A Disney employee I spoke with off the record found the idea of a nuclear reactor on the property absurd. If Disney ever built a nuclear plant in Reedy Creek, it would tarnish the image of the company, which it goes to such great pains to maintain. Nuclear energy has a bad reputation, even though it does not produce direct carbon emissions. The Walt Disney Company would no doubt rather be associated with energy options that the public views more positively.

That means renewables. The Magic Kingdom added a huge solar facility to its repertoire in 2018, and the company plans to reduce its carbon footprint significantly over the next year. (A different solar field opened in 2016, with a typically Disney touch: It’s shaped like Mickey Mouse’s head.)

Disney and Origis Energy’s new 270-acre solar facility, which the company says generates enough energy to power two theme parks. (Origis Energy)

Renewable energy also harkens back to Disney’s original mission. “[Walt Disney] really believed in green technologies,” said Christian Moran, director of the documentary Great Big Beautiful Tomorrow: The Futurism of Walt Disney. In fact, Disney’s vision for EPCOT, his city of the future, was environmentally progressive, especially for its time. It did away with cars and relied largely on electricity.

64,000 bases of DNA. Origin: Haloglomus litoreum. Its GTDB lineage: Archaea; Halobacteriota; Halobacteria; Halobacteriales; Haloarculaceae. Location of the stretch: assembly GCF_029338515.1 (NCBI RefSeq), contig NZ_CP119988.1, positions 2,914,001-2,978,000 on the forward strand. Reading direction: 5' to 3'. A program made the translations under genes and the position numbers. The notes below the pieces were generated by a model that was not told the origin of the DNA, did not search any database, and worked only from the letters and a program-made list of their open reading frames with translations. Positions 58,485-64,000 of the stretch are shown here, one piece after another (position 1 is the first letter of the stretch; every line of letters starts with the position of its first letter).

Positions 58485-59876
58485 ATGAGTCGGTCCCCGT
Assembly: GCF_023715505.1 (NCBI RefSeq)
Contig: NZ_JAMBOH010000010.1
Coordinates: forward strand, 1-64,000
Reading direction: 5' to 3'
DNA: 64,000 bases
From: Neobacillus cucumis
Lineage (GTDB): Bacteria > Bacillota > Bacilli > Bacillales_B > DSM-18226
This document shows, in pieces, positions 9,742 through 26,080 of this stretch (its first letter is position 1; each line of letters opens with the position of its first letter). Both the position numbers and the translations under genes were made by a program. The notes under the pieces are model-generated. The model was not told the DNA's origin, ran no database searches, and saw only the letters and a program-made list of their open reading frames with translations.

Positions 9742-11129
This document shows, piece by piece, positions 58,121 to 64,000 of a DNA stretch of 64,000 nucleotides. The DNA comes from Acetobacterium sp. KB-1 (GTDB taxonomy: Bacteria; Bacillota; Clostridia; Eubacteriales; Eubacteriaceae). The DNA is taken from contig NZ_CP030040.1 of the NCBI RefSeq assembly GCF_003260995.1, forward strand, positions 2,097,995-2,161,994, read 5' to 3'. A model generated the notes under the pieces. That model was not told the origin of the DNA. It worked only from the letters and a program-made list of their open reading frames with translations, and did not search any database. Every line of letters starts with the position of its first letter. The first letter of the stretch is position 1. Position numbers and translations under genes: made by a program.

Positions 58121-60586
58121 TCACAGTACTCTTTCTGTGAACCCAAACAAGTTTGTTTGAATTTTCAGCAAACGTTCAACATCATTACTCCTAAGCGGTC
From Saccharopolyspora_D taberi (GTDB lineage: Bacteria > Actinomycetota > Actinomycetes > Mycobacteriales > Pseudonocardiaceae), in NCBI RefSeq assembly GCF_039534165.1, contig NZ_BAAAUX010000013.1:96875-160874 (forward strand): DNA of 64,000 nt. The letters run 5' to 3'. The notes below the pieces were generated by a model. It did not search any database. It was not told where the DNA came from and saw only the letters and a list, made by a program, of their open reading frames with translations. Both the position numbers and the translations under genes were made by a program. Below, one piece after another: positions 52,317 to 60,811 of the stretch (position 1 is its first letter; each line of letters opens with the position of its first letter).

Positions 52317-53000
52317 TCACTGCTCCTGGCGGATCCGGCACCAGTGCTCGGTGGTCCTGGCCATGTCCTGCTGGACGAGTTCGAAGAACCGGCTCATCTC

“Whether or not Walt would have [built a reactor] is up for debate,” Moran said. “By the ’70s, solar technologies were already getting to the point that he would have begun really investigating that … I don’t think that Walt ever would have moved forward with a nuclear-power plant. I think that he was just kind of giving himself options.”

Even Antone, who almost filed the bill that would nix the nuclear option, doubts that the step is necessary. His bill, he told CityLab, is aimed at making contract arbitration binding for Reedy Creek firefighters; the nuclear clause was likely added for leverage, he said.

The cost to build a nuclear plant is in the billions, Antone noted. “You’re talking about 30 or 40 years before they would even begin to break even on that,” he said. “The likelihood of them building a power plant is probably slim to none. There would be a huge cost to going through the regulatory process. I don’t see them going down that road any time soon.”